I recommend Bernie Sanders Guide to Political Revolution to young people who would like to learn more about the major political issues of the day, and see how Sanders would address those issues.  It’s also appropriate for adults who are looking for a basic, concise book about Sanders’ views.

A favorite quote:

“I believe that the government has a moral responsibility to provide for the vulnerable–the children, the elderly, the sick, and the disabled.  But I do not believe that the government should burden taxpayers with financially supporting profitable corporations owned by some of the wealthiest people in this country.  That’s absurd.”  (p. 10)

Rating: 3 1/2 Stars

Until next time…

Lori

I Wasn’t Ready to Say Goodbye by Brook Noel & Pamela D. Blair, Ph.D.

This post contains an affiliate link.

Title: I Wasn’t Ready to Say Goodbye: Surviving, Coping & Healing After the Sudden Death of a Loved One by Brook Noel & Pamela D. Blair, Ph.D.

Premise:

This book is meant to be a reference aid for those who have experienced the sudden loss of a loved one.  It features personal stories, guidelines for coping and healing, grief recovery exercises, information about the grieving process, additional resources, and more.

My thoughts:

This is the most recent book I read in my quest to find quality books which cover the topic of grief.  The title jumped out at me because of my sister’s sudden death.  I haven’t found many books that deal with sudden death, in particular.

 

Personally, this was a very cathartic read for me.  I came away with a sense of affirmation and understanding, and the acceptance of being okay with my current progress in my grief journey.  The authors really emphasize the fact that grief is a journey, not a destination, and that there is no prescribed method or timeline for it.  For someone who is feeling out of control, like they are regressing, or like they’ll never “get better,” this is a very helpful thing to hear.  I agree with the authors that each person should make their way along the path of grief using the methods which suit them, and according to their own timetable.

 

There were some after-life views which I didn’t agree with, but the authors presented them as different modes of belief, not necessarily their own.  They neither endorsed nor discounted the different after-life beliefs, but left it open so that the book could be helpful for people of all different faiths (or no faith at all).

 

One criticism, if you can even call it that, is that I wish there were more examples of sudden deaths in which the family has to forgive the person who was responsible for their loved one’s death (i.e. murder).  It was lightly touched on, but not given a lot of discussion, probably because of the authors’ lack of experience with that kind of death.  Since it’s outside of their scope, I can’t really complain that they weren’t able to relate to those particular feelings.  I just wish I could learn about some ways to recover from a situation where your family member died a more violent death and you have to accept the fact that their killer gets a second chance at life.  Perhaps I’ll find a book like that one of these days.

 

Aside from that, there are a fair number of errors in the text which would have been caught with more careful editing.  It would have also made the book and writing style come across as more professional.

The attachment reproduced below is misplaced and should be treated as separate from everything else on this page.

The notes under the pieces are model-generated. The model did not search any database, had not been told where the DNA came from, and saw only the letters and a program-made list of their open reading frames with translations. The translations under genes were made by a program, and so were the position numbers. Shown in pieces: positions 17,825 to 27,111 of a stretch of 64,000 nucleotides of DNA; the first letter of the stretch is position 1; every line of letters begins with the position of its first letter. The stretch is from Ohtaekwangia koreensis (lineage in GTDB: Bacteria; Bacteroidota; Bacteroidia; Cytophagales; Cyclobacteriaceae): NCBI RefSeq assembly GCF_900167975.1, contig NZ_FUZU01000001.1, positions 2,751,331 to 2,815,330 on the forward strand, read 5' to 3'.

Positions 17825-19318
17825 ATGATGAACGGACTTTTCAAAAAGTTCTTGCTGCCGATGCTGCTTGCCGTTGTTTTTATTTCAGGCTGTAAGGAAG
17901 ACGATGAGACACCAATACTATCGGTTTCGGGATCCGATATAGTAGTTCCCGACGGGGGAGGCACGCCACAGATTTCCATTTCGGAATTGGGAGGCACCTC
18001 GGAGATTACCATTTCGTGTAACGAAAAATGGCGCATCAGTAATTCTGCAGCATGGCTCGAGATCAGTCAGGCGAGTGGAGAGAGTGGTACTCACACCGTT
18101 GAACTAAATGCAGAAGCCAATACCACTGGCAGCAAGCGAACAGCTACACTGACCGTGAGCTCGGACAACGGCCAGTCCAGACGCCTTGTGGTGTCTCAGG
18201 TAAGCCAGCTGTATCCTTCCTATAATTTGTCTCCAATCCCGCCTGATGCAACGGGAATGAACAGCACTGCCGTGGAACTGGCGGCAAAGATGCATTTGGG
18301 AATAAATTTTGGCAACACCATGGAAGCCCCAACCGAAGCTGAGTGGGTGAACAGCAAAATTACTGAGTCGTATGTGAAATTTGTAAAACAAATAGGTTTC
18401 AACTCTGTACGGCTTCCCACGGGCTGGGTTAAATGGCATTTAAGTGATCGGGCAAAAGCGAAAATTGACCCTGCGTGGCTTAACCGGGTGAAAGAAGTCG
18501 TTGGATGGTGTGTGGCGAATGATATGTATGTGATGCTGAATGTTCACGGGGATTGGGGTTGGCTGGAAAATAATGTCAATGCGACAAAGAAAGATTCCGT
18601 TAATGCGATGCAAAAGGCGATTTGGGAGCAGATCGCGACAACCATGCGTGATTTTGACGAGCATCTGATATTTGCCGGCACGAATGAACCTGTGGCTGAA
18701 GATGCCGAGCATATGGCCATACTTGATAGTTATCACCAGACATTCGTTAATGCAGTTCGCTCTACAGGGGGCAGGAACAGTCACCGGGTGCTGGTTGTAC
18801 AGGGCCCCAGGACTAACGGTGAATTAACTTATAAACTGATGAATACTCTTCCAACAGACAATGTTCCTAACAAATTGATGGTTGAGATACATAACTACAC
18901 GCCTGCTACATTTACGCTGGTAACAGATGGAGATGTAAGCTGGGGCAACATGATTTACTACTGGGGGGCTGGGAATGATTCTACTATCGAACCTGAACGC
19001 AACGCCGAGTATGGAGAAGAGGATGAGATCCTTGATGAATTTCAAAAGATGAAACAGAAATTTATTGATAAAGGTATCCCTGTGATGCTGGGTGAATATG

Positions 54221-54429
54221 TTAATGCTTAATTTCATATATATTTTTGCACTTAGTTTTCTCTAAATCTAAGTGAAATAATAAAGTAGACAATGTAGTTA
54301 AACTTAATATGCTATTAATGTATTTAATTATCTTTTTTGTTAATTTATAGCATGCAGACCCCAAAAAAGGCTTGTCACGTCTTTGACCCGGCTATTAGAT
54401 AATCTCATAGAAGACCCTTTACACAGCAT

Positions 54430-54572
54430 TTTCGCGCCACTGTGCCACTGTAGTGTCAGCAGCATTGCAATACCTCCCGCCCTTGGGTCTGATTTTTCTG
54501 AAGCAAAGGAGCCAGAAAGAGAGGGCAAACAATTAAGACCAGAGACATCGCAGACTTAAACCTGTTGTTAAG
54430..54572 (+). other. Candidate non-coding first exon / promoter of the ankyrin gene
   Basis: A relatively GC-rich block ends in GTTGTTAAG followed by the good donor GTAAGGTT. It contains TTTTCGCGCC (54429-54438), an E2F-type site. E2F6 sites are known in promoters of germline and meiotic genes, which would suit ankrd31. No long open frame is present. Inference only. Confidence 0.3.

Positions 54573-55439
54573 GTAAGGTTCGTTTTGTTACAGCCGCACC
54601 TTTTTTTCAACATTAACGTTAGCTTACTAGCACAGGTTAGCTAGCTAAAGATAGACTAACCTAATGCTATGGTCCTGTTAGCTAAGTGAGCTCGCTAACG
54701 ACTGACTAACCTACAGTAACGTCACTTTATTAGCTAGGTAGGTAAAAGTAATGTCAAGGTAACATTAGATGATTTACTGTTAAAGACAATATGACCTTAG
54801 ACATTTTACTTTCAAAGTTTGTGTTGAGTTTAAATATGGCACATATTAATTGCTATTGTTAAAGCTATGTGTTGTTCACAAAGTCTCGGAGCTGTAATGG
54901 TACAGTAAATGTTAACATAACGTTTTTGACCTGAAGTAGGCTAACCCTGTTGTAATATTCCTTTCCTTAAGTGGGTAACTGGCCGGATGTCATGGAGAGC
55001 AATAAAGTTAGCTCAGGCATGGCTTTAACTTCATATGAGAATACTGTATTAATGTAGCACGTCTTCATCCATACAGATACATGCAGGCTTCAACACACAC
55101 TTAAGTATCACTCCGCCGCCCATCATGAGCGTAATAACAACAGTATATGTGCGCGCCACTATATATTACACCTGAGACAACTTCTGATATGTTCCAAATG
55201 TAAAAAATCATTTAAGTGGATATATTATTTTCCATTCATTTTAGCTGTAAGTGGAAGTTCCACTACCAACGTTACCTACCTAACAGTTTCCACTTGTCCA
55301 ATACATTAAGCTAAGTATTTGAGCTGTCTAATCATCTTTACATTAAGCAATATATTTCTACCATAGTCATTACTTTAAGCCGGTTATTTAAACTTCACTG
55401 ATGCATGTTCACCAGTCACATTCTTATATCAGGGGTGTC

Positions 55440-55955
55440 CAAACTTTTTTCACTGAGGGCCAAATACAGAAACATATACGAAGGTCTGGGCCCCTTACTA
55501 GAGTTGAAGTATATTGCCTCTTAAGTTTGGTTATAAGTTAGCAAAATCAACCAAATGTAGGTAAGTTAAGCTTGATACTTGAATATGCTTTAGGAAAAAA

I recommend I Wasn’t Ready to Say Goodbye to those who have experienced the sudden death of a loved one and are looking for healing.  No matter where you are in the healing process, this book should have something of value to offer you.  It’s quite helpful as a reference book on grief.


A favorite quote:“Laws of nature do not make exceptions for nice people.  A bullet has no conscience; neither does a malignant tumor or an automobile gone out of control.  That is why good people get sick and hurt as much as anyone.”  (p. 70, Rabbi Kushner)

“‘Relationships with a brother or sister help children know who they are and how they fit in the family.  The bonds between siblings are woven into the fabric of each one’s life.’  When we lose a sibling, we lose a piece of ourselves, a piece of our family, and a reflection of ourselves.”  (p. 160)

Possible Objections:

  • You may not agree with all of the after-life beliefs which are presented

Rating: 4 Stars

Until next time…

Lori

Permission to Mourn by Tom Zuba

This post contains an affiliate link.

Title: Permission to Mourn: A New Way to Do Grief by Tom Zuba

Premise:

Tom Zuba experienced the loss of three of his family members, which caused him to seek out a new way to process his grief.  This book is full of Tom’s feelings and observations about his own grief, and a healthier way for anybody to work through their grief.  It’s told in free-flow poetic form and is relatively short.

My thoughts:

I’m on the lookout for a good book on grief that I can recommend to people.  We now live in a place where the crime rate is high, and I know that we’ll be going to more funerals.  Just a fact of life.  Usually I give people a copy of A Grief Observed by C.S. Lewis, but I wanted to find at least a couple of alternatives.

Tom Zuba has experienced some horrific loss in his life, and I can’t even imagine how that grief threatened to bury him.  I appreciate his open and honest observations about his grief and how he has and continues to work through it.  Many of the feelings he shared resonated with how I felt and still feel about my sister’s death.  It made me cry, but it’s good to cry every now and again to release some of those feelings.

I don’t really agree with Tom’s ideas about what happen to a person after they die, but I’m okay reading the book just to feel like I’ve met and talked to a fellow comrade in the grief journey.  Some people would probably be upset with his ideas though, so I thought I should lay them out.  He believes that we all go to heaven and that you can communicate with your deceased loved one through signs (i.e. a butterfly landing on your hand is your loved one communicating with you from beyond the grave, etc.), and that you should actively seek out and ask for such signs.  For me the question was: Can I read a book by someone who has some profound observations on grief, but whose life views may not match up with my own?  I thought it was worth the read.